Getting unstuck from the everyday


It’s super easy to get caught up in the sticky web of distraction with two major consequences:

  1. We get diverted from our most important work – where we can have the most impact
  2. We close down and start to behave in a reactionary, automatic way without the full toolbox of choices available to us

While it’s hard to catch yourself in the moment, we can set a few alarms to go off throughout the day to trigger the following 2 questions:

  1. Am I doing my most important work right now? If not, how can I get to it asap?
  2. Am I behaving in a way which I would be happy for those I most love and admire to see?

These questions – or variations of them – can be helpful tools to course correct us. They can help to steer us back towards the kinds action and behaviour which will truly serve us in the long term.

What your sore muscles say about your behaviour

Runner by Nakashi

Running long distances has made my legs strong in the directions that count for running. That is, they’re great at moving forward and back, up and down.

However, if I try to flex or stretch my legs laterally, there is little give – and what movement there is, hurts. A lot.

Ask me to sit crossed legged and I’ll wince like you sat me on a hot grill.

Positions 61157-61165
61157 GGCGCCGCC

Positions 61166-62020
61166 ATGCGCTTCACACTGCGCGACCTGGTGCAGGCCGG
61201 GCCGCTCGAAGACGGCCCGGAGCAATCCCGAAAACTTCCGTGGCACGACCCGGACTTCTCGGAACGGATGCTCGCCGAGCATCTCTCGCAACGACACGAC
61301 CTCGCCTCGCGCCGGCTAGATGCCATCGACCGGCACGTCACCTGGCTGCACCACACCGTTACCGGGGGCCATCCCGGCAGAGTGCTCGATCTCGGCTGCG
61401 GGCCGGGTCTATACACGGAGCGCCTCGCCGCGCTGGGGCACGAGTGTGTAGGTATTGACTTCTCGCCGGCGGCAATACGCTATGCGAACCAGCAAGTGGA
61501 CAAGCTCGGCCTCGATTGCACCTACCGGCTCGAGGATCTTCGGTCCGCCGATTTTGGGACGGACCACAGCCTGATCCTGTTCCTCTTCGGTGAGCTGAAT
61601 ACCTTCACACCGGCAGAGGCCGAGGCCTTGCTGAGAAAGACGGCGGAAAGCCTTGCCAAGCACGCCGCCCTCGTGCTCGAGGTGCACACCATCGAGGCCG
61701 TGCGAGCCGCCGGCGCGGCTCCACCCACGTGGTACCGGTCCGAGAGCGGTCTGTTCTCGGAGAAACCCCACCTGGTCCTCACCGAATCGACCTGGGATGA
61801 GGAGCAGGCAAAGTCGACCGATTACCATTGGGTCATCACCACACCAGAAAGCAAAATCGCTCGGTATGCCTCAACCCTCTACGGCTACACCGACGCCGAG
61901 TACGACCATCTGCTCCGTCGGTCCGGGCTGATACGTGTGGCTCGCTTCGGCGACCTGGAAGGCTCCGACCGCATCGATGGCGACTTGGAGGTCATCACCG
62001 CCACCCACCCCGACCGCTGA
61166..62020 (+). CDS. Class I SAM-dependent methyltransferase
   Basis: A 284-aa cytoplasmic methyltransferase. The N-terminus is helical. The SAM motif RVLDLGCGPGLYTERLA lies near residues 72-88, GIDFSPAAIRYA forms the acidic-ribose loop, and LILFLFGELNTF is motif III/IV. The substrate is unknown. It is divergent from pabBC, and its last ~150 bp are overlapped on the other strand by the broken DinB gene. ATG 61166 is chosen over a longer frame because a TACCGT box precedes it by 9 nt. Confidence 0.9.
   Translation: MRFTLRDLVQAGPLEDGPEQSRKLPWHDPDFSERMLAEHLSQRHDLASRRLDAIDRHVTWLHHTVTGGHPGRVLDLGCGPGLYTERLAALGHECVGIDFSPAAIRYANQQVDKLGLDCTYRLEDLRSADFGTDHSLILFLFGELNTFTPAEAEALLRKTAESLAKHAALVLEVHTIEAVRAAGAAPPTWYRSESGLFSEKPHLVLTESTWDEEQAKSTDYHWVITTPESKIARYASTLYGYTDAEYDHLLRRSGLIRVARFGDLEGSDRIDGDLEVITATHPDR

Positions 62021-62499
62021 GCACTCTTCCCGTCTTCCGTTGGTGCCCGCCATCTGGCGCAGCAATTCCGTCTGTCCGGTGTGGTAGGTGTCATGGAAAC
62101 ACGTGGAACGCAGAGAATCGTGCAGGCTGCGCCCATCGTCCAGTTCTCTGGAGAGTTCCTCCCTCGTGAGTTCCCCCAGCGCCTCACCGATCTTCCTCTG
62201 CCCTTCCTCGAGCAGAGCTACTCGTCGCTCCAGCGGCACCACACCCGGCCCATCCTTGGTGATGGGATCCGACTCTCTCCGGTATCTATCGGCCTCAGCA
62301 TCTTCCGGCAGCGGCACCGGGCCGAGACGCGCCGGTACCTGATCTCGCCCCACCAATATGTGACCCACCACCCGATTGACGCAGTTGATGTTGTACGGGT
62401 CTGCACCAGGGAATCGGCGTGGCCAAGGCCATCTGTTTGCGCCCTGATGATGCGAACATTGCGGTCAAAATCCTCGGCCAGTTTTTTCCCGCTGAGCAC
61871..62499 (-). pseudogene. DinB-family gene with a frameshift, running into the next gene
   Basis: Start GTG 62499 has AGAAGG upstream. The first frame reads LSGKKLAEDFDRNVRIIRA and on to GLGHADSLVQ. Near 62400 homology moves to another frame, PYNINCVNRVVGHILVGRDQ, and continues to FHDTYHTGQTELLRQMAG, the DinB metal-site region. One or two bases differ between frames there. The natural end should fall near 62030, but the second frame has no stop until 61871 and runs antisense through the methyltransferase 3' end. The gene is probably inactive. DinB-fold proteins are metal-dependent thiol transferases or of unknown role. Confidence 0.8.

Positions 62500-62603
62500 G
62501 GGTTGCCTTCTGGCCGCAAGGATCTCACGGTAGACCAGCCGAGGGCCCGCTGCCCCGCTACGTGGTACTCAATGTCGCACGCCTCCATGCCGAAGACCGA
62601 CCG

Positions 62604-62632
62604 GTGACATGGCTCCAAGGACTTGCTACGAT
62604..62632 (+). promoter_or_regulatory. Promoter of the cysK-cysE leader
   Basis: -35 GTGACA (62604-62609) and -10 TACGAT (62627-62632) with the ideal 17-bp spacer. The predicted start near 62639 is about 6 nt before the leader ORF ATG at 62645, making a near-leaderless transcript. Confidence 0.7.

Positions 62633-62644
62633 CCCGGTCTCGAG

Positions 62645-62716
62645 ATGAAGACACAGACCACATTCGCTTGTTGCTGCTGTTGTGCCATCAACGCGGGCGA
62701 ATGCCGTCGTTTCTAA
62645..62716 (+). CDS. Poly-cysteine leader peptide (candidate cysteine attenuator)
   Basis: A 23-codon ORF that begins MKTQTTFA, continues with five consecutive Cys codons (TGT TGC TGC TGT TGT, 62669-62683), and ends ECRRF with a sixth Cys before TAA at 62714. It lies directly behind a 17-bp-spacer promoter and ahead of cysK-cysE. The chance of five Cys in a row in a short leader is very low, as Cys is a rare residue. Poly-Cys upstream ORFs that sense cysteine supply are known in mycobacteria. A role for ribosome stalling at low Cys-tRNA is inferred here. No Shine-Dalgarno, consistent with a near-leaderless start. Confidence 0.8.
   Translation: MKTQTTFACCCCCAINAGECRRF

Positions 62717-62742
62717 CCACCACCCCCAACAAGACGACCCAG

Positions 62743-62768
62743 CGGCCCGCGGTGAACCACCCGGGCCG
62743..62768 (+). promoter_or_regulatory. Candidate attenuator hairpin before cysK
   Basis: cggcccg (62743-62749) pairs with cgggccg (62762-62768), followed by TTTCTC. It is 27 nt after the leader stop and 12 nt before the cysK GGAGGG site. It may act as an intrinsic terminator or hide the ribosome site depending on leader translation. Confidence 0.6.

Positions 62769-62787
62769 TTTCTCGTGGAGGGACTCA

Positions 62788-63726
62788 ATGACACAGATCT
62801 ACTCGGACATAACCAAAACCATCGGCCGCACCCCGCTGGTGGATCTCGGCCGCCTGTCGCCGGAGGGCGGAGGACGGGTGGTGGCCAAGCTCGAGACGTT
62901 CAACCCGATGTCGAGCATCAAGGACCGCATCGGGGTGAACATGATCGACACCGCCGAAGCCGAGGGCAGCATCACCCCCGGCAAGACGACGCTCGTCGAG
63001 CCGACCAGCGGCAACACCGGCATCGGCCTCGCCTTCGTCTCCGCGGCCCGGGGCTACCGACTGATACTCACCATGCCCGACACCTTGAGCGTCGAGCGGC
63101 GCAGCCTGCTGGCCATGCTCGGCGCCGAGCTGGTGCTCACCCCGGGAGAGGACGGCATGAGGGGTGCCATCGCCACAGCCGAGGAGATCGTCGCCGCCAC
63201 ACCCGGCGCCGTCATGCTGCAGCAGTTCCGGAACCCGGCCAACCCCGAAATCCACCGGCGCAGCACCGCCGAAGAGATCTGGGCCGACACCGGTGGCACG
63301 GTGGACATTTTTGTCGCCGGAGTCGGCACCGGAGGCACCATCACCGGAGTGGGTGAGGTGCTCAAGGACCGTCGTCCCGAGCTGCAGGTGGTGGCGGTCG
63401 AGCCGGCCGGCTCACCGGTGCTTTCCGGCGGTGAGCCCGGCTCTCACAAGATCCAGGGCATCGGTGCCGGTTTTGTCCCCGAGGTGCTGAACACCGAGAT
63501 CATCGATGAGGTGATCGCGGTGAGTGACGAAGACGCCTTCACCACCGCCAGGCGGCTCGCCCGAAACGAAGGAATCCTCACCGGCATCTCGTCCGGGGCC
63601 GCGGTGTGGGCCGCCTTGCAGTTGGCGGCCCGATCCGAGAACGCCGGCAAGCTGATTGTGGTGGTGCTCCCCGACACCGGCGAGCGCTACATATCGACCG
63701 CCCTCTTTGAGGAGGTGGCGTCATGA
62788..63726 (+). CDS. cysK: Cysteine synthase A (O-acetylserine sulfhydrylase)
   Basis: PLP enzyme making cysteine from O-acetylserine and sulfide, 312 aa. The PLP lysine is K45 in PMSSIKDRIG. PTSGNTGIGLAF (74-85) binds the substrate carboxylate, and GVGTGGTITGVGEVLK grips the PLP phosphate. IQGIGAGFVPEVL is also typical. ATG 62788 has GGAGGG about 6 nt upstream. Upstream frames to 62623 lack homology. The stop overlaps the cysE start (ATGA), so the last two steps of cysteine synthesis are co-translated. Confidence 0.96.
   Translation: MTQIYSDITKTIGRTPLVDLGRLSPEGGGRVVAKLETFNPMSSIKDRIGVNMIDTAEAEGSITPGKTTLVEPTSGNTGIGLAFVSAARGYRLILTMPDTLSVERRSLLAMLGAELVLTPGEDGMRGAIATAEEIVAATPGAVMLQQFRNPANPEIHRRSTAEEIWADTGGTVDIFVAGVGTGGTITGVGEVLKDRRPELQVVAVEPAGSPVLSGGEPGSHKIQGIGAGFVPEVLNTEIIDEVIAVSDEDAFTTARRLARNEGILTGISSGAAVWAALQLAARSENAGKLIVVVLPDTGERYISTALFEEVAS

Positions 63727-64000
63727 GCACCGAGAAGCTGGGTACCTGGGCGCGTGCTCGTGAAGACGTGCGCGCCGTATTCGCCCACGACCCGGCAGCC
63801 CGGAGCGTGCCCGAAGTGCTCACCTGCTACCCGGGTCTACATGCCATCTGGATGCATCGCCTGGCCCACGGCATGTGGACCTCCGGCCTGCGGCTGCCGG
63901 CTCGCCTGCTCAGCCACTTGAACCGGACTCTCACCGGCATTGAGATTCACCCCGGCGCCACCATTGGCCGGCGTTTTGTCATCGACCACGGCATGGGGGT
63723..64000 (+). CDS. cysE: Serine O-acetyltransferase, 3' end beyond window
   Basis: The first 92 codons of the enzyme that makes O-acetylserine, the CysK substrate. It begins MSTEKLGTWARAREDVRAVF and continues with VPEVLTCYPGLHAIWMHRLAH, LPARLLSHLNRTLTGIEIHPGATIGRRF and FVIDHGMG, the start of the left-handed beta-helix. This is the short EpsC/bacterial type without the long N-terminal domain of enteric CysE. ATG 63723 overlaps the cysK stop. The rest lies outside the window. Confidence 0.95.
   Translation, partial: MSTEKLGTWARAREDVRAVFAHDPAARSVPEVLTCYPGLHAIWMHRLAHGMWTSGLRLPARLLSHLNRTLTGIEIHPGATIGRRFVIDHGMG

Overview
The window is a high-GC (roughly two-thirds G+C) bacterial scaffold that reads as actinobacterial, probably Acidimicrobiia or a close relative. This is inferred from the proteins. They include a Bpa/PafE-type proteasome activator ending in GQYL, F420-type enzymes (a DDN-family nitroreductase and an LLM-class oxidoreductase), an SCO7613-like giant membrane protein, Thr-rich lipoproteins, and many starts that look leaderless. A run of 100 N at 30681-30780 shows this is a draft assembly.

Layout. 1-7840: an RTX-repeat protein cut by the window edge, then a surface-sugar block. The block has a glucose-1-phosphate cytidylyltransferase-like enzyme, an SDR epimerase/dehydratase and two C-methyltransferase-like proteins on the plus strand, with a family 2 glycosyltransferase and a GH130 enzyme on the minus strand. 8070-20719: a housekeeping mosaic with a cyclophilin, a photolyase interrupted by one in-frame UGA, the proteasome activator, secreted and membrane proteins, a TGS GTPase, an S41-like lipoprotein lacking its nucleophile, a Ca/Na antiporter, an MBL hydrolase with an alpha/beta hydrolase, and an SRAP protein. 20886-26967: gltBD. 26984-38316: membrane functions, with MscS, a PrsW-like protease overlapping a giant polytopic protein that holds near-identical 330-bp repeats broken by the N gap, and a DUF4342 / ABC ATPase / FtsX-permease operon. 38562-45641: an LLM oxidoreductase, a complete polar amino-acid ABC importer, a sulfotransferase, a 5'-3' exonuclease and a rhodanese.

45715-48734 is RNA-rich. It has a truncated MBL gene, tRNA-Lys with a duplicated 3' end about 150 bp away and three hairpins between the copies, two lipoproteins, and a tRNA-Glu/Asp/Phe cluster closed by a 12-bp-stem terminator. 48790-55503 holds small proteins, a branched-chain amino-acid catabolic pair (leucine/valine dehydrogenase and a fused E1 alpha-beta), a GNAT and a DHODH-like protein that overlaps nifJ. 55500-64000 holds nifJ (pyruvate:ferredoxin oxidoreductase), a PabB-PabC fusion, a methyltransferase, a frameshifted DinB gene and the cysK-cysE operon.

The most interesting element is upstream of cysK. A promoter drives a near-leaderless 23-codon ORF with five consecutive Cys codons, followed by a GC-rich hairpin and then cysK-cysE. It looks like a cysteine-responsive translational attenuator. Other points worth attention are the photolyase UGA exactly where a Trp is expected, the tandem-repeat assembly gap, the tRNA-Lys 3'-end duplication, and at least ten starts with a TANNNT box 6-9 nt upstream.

Everything has a cost

This is the price of choosing running. The slow accretion of bruising and scar tissue from hours upon hours of relentless hammering on the pavements of London.

It’s a physical version of the social damage I might have done if I were a model train enthusiast.

I’ve trained my legs to endure punishment in a particular way and they’ve grown strong in that direction. But the cost of that is that they are now stiff and inflexible when used in any other way.

It’s not just physical

What’s true for our body is also true for our behaviour.

Our behaviour is often as singular as my running. We’re consistent in how we act. We’re relentless in our commitment to our habits. We build strength in ourselves, but it’s in a single direction.

Making my legs strong in one direction has made them weak in others. Similarly, by behaving consistently one way, it’s harder for us to flex in other situations. Our muscles are tight, and stretching them in new ways feels unnatural and painful.

We’re not the ones who notice

We’re aware of this inflexibility in the physical realm of our own bodies, but it’s other people who are aware of it when it comes to our behaviour.

It’s those around us who notice our pride, our desire for control, our meanness with resource.

It’s others who can see where our training has made us strong, and where is has made us painful and inflexible.

Unsurprisingly, it’s others who can start to free us from this inflexibility. It’s they who can point out where our behavioural muscles are stiff and painful when we’re too daft to notice.

We still have to dedicate the time and an attention to stretching our tight muscles out, but just being aware of them is a good start.